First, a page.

Large protests in the Canary Islands • Swedish Ann: “It’s become outrageously expensive”

Large protests in the Canary Islands • Swedish Ann Its

Published 2024-04-21 22.37



The inhabitants of the Canary Islands have had enough of mass tourism.

Large protests have broken out while local residents have gone on hunger strike.

– It is difficult to feel that you are not part of the problem, says Swedish Ann who has spent 15 winters in Lanzarote.

“Tourists go home”, is scrawled on the walls in Tenerife.

At the same time, the protesters are fully planning for another hunger strike on the paradise island after news of a new luxury hotel construction.

The protests against mass tourism have spread throughout the Canary Islands due to the widespread lack of housing.

According to activists, local people are forced to sleep in their cars or in caves, reports Euronews.

– Airbnb and are like cancer that is destroying the island bit by bit, says activist Ivan Cerdena Molina.

“Become outrageously expensive”

In recent days, large demonstration trains have been organized around the archipelago.

Swedish Ann is one of those who have been out and shown their support.

She has spent the winters in Lanzarote for the last 15 years and is one of those who understand the demands of the local population for a more sustainable tourism on the islands.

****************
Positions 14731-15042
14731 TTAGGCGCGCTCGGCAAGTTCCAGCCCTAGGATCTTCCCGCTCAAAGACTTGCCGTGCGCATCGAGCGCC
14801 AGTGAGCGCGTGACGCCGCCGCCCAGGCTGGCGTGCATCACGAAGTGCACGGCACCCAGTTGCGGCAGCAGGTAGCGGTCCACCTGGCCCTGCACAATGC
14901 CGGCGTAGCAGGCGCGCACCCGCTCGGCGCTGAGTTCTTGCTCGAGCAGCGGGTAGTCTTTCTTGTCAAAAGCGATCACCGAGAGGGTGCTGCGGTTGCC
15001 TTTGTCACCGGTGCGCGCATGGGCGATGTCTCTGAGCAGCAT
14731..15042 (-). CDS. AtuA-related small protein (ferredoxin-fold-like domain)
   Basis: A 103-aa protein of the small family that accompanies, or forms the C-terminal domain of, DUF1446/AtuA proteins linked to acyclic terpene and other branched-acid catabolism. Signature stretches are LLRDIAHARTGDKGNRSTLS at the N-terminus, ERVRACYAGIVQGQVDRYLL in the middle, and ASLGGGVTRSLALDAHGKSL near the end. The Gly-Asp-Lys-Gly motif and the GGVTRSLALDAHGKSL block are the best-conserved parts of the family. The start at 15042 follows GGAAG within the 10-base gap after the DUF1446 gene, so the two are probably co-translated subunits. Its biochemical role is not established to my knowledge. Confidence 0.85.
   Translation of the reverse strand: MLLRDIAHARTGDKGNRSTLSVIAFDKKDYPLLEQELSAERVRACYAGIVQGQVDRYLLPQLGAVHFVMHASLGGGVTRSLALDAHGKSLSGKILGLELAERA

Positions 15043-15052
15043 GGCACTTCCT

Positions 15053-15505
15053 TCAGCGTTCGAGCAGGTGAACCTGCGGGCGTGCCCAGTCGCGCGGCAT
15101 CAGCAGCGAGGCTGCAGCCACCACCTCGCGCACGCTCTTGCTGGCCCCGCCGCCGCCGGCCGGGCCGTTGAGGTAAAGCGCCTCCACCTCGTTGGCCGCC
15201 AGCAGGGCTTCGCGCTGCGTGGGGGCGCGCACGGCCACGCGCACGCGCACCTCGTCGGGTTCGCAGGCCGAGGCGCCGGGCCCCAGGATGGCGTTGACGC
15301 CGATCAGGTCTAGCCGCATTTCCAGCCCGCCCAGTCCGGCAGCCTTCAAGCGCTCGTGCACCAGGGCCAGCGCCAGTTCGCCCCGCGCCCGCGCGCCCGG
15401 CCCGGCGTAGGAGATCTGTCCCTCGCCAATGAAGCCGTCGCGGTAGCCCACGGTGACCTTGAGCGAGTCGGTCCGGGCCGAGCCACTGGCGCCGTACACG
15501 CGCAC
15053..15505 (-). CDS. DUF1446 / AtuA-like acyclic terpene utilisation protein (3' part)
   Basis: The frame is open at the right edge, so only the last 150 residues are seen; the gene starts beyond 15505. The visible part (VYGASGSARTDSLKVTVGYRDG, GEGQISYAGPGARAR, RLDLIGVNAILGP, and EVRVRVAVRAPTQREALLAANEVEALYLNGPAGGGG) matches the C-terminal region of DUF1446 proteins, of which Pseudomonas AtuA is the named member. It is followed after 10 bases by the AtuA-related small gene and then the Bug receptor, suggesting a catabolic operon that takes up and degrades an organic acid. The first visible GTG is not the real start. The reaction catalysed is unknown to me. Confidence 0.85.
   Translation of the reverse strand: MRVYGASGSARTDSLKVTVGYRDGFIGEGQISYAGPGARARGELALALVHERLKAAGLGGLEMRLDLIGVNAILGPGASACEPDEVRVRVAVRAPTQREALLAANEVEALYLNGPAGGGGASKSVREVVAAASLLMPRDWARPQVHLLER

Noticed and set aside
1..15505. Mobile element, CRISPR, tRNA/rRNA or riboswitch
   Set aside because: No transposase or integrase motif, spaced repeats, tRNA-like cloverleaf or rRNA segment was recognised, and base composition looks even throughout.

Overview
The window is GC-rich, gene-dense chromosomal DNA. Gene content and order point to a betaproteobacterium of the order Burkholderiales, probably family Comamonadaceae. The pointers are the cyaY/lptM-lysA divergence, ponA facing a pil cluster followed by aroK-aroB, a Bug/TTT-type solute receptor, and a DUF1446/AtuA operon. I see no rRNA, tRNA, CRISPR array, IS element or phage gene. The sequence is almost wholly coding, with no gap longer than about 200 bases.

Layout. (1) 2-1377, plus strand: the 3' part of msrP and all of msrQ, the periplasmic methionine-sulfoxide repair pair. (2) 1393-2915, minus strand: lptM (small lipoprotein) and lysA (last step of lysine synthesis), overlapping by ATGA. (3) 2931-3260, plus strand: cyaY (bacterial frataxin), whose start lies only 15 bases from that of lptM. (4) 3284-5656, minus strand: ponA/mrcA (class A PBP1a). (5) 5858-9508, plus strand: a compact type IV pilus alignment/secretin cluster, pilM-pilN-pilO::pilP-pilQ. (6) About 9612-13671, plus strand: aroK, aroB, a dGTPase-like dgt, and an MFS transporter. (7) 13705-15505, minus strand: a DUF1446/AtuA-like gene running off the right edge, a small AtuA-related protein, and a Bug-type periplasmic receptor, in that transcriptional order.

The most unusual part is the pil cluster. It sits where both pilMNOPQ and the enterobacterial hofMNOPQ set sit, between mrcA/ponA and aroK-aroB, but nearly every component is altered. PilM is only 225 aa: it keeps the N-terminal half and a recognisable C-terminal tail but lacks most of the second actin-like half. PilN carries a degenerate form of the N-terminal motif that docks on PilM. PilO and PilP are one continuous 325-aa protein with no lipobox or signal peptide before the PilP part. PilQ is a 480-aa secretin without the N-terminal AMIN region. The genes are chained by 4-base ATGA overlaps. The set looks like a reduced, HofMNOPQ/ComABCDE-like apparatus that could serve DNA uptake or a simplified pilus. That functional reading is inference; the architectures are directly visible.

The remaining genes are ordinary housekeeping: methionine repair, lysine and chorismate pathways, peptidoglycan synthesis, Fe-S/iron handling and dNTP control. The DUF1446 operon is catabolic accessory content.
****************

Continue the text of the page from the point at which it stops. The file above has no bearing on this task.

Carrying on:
– It is ordinary people who serve breakfast or food in hotels. There are many who are concerned about what the future will be like for their children and grandchildren. It is extremely difficult to find housing for those who have not inherited it through generations. It has become prohibitively expensive, she says.

On Saturday, a long demonstration march was organized in Lanzarote while placards of strangled canaries were put up on the island.

– I don’t want to say that it was violent, but there were quite upset feelings. People walked arm in arm in a 500 meter long train. The police were of course there and made sure everything was handled well, she says.

“Maybe doesn’t belong here”

As a Swede, she feels herself to be part of the problem that has arisen, she says.

– I feel the atmosphere and thought that maybe I don’t belong here even though my Spanish family down here almost adopted me. Then I also thought about the tourists who go here and experience this. They probably feel right now like it’s their fault and it’s unfair that they’re stuck. I feel for both sides of this.

However, she emphasizes that the protests are not aimed at tourists.

– The main aim is not to access tourism per se, but to get politicians to start balancing tourism and meeting the needs of the local population. They need politicians who listen to them so they don’t get run over themselves.